A child interacts with a False killer whale (Pseudorca crassidens) at the Vancouver Aquarium in Vancouver, Canada.
Contributor:Felix Choo / Alamy Stock Photo
File size:40.5 MB (1.1 MB Compressed download)
Releases:Model - no | Property - noDo I need a release?
Dimensions:4608 x 3072 px | 39 x 26 cm | 15.4 x 10.2 inches | 300dpi
Date taken:6 August 2016
Location:Vancouver Aquarium, Vancouver, British Columbia, Canada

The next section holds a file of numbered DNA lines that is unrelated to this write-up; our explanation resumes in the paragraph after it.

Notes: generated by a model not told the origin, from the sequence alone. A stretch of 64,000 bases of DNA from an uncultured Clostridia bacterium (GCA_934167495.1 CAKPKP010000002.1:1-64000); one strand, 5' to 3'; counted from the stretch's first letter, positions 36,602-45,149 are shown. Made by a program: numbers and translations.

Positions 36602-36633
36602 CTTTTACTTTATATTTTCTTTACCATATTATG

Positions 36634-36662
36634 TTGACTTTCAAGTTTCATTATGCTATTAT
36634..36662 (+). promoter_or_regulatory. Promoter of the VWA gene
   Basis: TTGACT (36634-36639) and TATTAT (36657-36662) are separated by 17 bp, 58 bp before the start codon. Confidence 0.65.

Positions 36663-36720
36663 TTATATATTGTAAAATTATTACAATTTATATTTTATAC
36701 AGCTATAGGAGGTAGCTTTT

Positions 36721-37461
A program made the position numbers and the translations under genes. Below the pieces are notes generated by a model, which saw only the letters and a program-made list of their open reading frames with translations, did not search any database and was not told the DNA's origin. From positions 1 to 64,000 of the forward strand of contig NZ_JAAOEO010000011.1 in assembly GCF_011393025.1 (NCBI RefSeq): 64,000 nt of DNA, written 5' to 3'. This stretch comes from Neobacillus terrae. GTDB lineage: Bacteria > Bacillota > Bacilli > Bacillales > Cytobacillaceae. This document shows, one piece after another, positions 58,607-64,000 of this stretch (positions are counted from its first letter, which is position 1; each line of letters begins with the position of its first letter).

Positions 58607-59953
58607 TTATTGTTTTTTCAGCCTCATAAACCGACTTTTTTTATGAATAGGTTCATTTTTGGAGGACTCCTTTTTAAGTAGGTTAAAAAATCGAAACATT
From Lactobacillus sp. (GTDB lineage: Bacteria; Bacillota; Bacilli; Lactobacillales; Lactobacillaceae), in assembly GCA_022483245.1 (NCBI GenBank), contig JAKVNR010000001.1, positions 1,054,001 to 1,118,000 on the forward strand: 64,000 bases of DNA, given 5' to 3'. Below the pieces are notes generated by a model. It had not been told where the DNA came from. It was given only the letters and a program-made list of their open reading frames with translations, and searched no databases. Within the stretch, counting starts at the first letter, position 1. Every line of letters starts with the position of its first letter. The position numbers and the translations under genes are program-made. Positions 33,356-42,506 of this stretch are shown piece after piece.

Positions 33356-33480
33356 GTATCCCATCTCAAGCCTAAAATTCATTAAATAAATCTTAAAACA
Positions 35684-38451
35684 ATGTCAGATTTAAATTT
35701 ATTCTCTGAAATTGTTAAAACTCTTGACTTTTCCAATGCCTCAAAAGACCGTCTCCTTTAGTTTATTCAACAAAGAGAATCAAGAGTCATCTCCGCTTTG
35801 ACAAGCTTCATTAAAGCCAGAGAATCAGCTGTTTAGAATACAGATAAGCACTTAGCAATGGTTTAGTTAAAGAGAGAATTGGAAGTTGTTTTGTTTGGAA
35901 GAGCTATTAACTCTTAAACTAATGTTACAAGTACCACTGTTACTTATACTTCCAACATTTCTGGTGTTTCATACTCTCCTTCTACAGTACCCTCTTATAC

The false killer whale (Pseudorca crassidens) is a cetacean, and the third-largest member of the oceanic dolphin family (Delphinidae). It lives in temperate and tropical waters throughout the world. As its name implies, the false killer whale shares characteristics, such as appearance, with the more widely known killer whale. Like the killer whale, the false killer whale attacks and kills other cetaceans, but the two species do not belong to the same genus. The false killer whale has not been extensively studied in the wild; much of the data about it have been derived by examining stranded false killer whales. The false killer whale appears to have a widespread, if small, presence in tropical and semitropical oceanic waters. A few of these whales have been found in temperate water, but these are probably stray individuals. Their most common habitat is the open ocean, though they also frequent other areas. They have been sighted in fairly shallow waters such as the Mediterranean Sea and Red Sea, as well as the Atlantic Ocean (from Scotland to Argentina), the Indian Ocean (in coastal regions and around the Lakshadweep Islands), the Pacific Ocean (from the Sea of Japan to New Zealand and the tropical area of the eastern side), and in Hawaii. False killer whales are kept in captivity and studied in the wild by scientists. Several public aquaria display them. These whales have been known to approach and offer fish they have caught to humans diving or boating. *** The Vancouver Aquarium (officially the Vancouver Aquarium Marine Science Centre) is a public aquarium located in Stanley Park in Vancouver, British Columbia, Canada. In addition to being a major tourist attraction for Vancouver, the aquarium is a centre for marine research, conservation and marine animal rehabilitation. *** Description sourced from Wikipedia.